Wednesday, April 14, 2010

Wordless Wednesday: On the Banks of the Ohio

Photos from our trip down the Ohio River yesterday, taking Larry to the VA hospital for a routine checkup. What struck me most forcibly: all the old homes falling down the old barns empty. That's because this used to be dairy country before federal regulations pushed the small farms out of the business. Some are so hidden by greenery they are almost invisible, as forgotten as the era they represent.









7 comments:

deborah said...

Was it the VA in Huntington? I live a few minutes from there:) Hope he had a good checkup.

ohio981 said...

Yes, Granny Sue, it is a shame to see what's happened to the old farms along the Ohio River. Given the barriers to entry into farming nowadays, I don't know what could be done to put these farms back into business.

TheresaandJay said...

The Washington Post had an article about some small dairy farmers who are working to provide milk products to consumers. One is in Md and is doing home deliveries. Another one is in Va, I don't remember where, but he is providing fresh organic milk to Whole Foods. I think with the desire of people to purchase locally, the small farmer might be able to make a comeback. I hope so, my area used to be farms but now it's houses, houses, ugly houses.

Janet, said...

There's an old house below us that is slowly falling to the ground. It sets on a beautiful knoll close to the road, it's a shame nothing's being done about it. I would love to scavenger hunt around and inside of it.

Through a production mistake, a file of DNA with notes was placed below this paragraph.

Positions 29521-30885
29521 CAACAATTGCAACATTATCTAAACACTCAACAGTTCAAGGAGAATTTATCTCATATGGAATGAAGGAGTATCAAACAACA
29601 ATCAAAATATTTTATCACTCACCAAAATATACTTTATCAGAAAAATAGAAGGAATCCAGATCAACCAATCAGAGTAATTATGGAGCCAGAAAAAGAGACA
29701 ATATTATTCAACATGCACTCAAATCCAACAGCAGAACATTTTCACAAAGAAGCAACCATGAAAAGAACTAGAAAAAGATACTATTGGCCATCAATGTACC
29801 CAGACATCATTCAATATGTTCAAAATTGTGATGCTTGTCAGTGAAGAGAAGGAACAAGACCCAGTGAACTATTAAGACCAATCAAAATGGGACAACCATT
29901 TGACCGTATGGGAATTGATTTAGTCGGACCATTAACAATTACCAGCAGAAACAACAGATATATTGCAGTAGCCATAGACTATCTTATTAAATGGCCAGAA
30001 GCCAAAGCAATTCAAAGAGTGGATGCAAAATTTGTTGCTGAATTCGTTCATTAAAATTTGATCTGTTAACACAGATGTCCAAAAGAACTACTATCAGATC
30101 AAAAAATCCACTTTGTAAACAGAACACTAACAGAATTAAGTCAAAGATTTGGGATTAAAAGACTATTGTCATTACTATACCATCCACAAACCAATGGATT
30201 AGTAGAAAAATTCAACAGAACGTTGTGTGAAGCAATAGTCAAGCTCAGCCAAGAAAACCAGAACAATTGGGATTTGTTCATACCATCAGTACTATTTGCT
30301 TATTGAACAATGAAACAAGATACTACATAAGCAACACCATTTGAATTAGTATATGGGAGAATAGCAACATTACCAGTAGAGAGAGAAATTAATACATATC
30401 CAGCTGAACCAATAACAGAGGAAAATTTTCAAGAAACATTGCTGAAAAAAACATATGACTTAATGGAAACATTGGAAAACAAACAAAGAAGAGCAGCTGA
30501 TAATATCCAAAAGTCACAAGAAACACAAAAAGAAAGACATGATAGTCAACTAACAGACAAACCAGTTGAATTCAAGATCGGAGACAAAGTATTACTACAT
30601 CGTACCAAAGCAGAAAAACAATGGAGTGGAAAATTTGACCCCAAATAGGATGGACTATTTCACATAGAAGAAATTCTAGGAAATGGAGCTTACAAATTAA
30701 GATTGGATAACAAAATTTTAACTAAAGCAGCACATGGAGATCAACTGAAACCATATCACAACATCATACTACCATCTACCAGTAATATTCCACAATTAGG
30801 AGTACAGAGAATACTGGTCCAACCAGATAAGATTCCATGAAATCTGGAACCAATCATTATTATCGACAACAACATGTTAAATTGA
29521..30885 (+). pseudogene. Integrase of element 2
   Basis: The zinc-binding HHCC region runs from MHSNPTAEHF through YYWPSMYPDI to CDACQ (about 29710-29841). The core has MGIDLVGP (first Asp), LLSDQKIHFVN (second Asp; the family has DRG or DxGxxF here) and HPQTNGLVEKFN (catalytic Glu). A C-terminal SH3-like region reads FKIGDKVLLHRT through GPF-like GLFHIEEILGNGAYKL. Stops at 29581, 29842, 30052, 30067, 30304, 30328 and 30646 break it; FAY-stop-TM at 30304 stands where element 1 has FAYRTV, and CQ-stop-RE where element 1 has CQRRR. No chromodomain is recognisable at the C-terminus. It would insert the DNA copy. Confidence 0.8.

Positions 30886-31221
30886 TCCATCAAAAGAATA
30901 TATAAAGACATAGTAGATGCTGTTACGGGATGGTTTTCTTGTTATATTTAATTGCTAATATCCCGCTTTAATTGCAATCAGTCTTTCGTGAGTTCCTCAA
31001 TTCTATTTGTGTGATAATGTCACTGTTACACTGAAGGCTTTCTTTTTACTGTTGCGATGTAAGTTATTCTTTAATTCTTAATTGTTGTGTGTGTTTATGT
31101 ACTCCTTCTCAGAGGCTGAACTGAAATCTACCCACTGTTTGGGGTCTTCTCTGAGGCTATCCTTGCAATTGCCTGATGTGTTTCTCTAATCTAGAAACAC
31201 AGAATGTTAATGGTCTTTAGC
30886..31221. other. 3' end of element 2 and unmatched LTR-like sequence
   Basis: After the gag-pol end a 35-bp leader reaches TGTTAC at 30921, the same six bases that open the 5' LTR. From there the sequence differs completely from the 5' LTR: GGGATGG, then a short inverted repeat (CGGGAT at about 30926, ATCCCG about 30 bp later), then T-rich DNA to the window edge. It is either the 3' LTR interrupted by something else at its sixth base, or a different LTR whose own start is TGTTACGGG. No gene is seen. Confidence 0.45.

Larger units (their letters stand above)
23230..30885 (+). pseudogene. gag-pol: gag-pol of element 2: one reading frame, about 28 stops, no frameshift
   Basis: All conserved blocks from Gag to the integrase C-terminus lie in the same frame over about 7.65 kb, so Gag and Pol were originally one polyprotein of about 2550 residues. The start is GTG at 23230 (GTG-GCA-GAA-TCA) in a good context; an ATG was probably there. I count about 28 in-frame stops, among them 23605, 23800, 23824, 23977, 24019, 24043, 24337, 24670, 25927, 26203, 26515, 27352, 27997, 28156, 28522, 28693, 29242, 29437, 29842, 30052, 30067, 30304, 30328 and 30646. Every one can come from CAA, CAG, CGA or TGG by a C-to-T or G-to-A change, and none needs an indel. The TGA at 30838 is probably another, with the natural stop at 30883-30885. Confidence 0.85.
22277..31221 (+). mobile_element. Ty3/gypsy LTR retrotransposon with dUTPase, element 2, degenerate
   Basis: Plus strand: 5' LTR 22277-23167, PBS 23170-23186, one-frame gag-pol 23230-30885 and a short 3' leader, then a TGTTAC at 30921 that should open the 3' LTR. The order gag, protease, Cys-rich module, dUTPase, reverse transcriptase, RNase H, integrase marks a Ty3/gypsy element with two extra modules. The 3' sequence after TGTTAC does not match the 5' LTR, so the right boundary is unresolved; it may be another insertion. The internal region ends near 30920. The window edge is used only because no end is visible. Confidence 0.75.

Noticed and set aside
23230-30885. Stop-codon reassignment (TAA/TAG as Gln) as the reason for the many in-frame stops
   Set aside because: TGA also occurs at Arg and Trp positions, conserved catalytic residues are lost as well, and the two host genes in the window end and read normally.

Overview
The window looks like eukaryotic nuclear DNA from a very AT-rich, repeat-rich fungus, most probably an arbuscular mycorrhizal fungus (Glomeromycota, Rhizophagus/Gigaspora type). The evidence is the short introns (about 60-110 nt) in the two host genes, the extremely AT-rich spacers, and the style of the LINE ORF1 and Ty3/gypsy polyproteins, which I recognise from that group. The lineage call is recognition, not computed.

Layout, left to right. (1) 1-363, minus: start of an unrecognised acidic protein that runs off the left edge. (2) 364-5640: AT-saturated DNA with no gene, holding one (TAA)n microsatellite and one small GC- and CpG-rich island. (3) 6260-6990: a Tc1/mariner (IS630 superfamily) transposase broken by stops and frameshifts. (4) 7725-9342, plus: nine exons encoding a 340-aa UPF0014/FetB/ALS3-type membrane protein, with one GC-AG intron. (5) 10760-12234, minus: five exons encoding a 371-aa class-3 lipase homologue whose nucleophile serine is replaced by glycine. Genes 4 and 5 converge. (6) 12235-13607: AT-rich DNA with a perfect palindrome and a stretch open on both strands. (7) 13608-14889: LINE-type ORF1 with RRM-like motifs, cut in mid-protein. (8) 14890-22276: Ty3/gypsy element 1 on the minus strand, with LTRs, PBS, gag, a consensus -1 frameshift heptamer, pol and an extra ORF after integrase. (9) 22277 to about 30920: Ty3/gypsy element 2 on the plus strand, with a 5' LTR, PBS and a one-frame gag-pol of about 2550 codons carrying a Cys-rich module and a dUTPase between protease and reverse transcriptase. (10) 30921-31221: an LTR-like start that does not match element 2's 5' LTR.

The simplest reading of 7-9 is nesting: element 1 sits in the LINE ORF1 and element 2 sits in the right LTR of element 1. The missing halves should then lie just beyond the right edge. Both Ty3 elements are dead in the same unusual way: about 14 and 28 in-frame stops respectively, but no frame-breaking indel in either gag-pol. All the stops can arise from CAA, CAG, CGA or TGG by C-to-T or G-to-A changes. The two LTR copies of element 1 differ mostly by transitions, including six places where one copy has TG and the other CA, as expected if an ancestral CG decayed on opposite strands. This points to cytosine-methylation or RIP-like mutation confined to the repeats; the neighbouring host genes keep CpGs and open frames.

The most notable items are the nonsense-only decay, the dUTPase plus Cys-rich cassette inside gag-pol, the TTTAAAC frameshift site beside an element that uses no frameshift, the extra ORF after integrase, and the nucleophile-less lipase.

Granny Sue said...

It was the Huntington VA, Deborah! Next time maybe we can get a cup of coffee together :-)

I hate seeing the houses and farms disintergrating, Ohio--the old places were so well built, many with slate roofs and stone foundations. Even worse is to see a mobile home parked beside the old house! I suppose it might be cheaper to buy the trailer, but what a shame to let good house go to ruin.

Granny Sue said...

Theresa, I have heard about that too. I would love to buy local milk--I tried last year, but the lady was too far away and not dependable. I was so disappointed. You remember when we had a milk cow or two? That was wonderful but we were so tied to the place that even getting to VA to visit mom and dad was difficult. And then there's the issue of getting her to the bull at the right times, always a pain. We had milk goats too, and they were fun but distructive to gardens and fruit trees if they got out of the fence, which they did regularly! And we had the same problem of being tied down. Much as I wold like my own milk, that stops me from getting another milch animal--so far.

Granny Sue said...

I'm with you, Janet! I'd love to poke around too, just to see what's there and admire what was left of the interior woodwork, etc. I have photos from a trip last week that I'll post soon, of an old place in Calhoun county. I always feel a little guilty when I do that, though, because even though abandoned, it still belongs to someone who might not want me trespassing on their place.

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